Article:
Underlying the new customer-centric operating model are a diverse set of tools and data. Connecting the right data to the right decisions can help build a common understanding of customer needs into an organisations operating model. We started seeing this when Amazon would show you related products based on your previous purchases and later combining this data with peer reviews and peer’s purchase history to place something new in front of you that you most likely will want to buy. This was just the beginning of data-driven decision making, companies embracing advanced analytics will start to combine all sorts of internal and external data to create a hyper-focused market segment of one for customers.

Analytics will see a huge shift from showing what happened in the past, to a tool that can predict the future. When we combine the right data at the right time, we can start seeing trends and show what is likely to happen with increasing accuracy. In the new operating model, we will use machine learning to build cognitive systems with neural networks and models aligned to our business processes to crunch all the data and shorten the time from raw data to data-driven decision making being at everyone’s fingertips.

“The new business operating model combines a bunch of tools and methodologies in a tailored solution, integrated into new ways of working for companies that help them keep ahead of the continuous change in the digital world.”

Shared Responsibility

We always hear the saying that culture eats strategy for breakfast. Nothing is more important in the new operating model than culture. Our customer experience and the success thereof starts without employee experience. When Tony Hsieh built Zappos, an online shoe retailer, from 1999 — a time when online retail was not that big yet, he focussed on customer experience. Everyone at the company’s number one KPI is customer experience. He himself handles customer experience when he gets the chance. The one story that’s always stuck with me is that during your 3 months of training at Zappos if at any time you feel this is not for you, you are offered a bonus to leave. This is profound as Hsieh grips the importance of shared responsibility and having the entire team follow the shared vision.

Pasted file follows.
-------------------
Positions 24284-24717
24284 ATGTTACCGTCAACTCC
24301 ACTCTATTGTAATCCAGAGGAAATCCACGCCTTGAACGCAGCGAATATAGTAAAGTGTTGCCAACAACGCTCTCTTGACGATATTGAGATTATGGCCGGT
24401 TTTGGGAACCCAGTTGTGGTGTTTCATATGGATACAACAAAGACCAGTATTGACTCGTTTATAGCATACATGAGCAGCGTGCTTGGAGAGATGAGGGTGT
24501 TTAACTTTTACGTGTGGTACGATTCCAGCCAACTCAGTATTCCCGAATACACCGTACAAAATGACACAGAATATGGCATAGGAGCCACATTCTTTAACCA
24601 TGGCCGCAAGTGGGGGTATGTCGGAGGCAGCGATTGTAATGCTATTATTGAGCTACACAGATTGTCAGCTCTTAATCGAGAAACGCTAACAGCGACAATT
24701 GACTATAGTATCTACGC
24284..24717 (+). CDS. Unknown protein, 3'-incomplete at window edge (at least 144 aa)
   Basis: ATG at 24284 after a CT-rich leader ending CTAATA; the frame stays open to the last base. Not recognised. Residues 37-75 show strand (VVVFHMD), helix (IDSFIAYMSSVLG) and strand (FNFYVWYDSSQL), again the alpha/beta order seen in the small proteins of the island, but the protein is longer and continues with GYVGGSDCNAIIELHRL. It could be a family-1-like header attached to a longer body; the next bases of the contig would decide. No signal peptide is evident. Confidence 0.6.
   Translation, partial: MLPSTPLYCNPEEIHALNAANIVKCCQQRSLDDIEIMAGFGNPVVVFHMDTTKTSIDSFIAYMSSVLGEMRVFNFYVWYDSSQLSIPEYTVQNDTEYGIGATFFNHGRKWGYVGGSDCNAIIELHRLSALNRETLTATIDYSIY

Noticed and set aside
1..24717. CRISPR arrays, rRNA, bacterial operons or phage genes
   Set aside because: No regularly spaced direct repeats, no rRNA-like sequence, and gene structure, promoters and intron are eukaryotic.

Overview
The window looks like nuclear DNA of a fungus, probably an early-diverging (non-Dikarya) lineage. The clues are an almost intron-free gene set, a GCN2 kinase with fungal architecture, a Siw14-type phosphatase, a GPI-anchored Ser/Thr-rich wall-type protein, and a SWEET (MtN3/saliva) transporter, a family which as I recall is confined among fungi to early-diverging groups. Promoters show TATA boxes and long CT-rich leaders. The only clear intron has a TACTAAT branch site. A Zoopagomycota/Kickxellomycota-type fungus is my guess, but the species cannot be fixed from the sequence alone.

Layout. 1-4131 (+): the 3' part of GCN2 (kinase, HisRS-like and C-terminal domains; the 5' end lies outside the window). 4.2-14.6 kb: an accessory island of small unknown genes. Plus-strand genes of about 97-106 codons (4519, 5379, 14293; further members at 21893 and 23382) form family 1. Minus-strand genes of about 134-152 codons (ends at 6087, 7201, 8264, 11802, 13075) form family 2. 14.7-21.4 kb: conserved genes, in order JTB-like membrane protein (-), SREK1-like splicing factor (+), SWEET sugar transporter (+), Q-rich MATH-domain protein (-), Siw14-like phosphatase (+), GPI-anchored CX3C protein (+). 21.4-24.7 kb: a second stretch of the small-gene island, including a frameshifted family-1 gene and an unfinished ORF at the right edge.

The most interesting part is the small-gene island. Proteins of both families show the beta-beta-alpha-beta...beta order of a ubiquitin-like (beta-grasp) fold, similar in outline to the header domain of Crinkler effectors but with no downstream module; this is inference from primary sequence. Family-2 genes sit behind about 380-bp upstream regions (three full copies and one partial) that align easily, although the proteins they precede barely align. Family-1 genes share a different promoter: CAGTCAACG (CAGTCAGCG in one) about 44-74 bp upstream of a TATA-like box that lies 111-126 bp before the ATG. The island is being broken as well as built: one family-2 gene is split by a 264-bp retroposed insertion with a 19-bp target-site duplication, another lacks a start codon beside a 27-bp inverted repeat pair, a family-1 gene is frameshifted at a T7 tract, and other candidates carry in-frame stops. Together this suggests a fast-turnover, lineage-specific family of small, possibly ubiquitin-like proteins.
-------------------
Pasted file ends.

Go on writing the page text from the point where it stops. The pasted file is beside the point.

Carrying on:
We need to get the entire team onboard with the company’s north start metric and what drives us forward. The only way these types of transformations are successful and sustainable in the long term is with frontline adoption, ownership and a shared responsibility from all.

“Digital Transformation is about people first and technology second.”

Where do we start with transformation?

Transformation cannot happen in silos and it has to come from the top. We need to establish what are the most important customer journeys, and what are the pain points that we need to consider and build around. You need to figure out how to pull on the right teams at the right time. For example, if we’re building a house, we cannot get electrical contractors in before we finish the walls, and we definitely cannot paint until all of that is done. In the same way, we need to identify the teams and their order in the customer journeys and how it will all fit together in the end. Get all the right stakeholders in the room. At the end of the day it is a new way of working, so we need a new culture across the organisation. Getting front-line adoption is absolutely crucial! For no one is it more part of their day to day function than for them, they need the right metrics to guide them in the right direction. We need to think of up-skilling them and they need to feel ownership and that shared responsibility.

Where to from here?

You need to think of the long-term impact, and how do you become a digital-first company. Chinese food in China is just called food, when will we get to that point where digital is just called business? There are no one-size-fits-all operating model, but what I set out to achieve is to broaden your thinking and expose some of the new ways of working companies are already applying today. Hopefully this has given you a taste of what we could expect in the future. You might only use some of the techniques, tools and methodologies mentioned above to craft your own unique operating model to thrive in the digital world.